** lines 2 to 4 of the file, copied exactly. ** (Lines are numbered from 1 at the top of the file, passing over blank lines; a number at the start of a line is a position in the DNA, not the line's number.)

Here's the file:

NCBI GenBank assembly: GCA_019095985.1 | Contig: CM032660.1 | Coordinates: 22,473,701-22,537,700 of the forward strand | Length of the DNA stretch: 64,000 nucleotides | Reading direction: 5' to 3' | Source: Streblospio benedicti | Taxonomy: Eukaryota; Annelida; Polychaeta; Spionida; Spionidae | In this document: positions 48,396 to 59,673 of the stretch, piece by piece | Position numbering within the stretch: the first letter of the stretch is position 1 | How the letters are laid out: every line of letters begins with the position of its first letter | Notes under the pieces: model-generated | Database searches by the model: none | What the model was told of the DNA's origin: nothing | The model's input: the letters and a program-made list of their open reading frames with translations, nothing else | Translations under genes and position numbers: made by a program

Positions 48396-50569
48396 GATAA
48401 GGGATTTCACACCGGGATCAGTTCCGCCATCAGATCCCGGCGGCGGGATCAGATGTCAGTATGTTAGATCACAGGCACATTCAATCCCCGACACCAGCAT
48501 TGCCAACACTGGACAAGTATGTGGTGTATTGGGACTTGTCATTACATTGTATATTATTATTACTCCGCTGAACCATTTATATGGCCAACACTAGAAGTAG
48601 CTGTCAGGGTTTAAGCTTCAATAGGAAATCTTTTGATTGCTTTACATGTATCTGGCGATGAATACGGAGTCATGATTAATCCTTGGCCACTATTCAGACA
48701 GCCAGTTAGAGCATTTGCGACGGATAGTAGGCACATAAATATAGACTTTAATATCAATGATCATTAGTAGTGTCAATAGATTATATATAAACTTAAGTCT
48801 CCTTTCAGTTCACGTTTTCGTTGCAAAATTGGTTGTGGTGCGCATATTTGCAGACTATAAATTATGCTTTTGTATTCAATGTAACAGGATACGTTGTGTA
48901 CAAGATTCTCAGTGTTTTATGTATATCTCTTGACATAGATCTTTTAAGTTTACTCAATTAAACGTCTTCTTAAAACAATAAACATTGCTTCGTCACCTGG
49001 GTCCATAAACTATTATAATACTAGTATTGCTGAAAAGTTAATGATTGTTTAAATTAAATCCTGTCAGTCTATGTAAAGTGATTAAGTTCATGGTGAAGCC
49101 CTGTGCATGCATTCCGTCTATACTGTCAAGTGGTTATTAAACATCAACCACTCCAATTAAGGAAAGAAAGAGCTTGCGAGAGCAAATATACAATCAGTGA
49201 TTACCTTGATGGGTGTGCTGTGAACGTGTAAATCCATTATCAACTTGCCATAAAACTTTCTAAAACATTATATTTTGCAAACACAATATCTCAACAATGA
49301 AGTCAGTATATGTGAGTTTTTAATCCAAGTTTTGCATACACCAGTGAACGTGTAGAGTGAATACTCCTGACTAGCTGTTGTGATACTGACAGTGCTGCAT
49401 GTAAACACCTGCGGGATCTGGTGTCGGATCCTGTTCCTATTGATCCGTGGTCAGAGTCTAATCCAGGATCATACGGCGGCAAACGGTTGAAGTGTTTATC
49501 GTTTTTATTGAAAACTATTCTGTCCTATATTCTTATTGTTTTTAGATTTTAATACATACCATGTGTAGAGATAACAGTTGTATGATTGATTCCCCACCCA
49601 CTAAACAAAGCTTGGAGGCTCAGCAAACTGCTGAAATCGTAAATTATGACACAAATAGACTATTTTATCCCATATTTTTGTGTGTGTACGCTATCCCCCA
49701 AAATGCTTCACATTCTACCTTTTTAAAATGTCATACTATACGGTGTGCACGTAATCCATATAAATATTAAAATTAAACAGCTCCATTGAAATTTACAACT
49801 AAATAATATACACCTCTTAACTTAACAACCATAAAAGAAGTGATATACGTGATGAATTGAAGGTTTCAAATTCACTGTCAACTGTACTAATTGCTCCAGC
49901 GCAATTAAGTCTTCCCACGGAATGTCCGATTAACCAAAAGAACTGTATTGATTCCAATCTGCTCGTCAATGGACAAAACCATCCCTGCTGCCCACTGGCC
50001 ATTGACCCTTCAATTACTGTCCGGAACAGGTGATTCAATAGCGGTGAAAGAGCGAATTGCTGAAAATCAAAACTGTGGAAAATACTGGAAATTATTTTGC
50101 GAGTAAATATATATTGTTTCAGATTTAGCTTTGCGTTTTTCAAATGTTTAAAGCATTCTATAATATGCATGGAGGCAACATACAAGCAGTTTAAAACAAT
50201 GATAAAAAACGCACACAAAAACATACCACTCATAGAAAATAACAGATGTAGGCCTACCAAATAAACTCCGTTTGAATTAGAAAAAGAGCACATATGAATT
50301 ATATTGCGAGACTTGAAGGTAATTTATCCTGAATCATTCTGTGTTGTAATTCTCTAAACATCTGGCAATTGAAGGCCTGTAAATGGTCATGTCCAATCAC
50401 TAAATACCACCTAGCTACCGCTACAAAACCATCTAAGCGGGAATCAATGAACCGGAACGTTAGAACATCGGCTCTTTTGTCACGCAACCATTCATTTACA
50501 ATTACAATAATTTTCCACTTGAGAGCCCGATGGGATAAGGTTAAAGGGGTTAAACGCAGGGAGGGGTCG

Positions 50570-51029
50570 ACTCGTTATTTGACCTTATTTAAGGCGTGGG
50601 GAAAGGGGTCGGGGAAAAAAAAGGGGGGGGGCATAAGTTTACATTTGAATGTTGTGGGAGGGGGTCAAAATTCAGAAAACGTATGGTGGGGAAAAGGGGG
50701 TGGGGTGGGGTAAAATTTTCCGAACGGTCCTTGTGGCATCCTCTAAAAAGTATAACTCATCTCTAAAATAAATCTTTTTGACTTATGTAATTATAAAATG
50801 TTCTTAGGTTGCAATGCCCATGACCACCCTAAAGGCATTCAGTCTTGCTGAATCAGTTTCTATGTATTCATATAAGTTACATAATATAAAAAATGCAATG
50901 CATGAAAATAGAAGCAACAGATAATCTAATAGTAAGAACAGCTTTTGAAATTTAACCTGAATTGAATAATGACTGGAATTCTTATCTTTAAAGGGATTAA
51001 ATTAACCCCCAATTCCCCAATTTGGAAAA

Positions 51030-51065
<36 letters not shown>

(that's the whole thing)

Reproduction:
Positions 48396-50569
48396 GATAA
48401 GGGATTTCACACCGGGATCAGTTCCGCCATCAGATCCCGGCGGCGGGATCAGATGTCAGTATGTTAGATCACAGGCACATTCAATCCCCGACACCAGCAT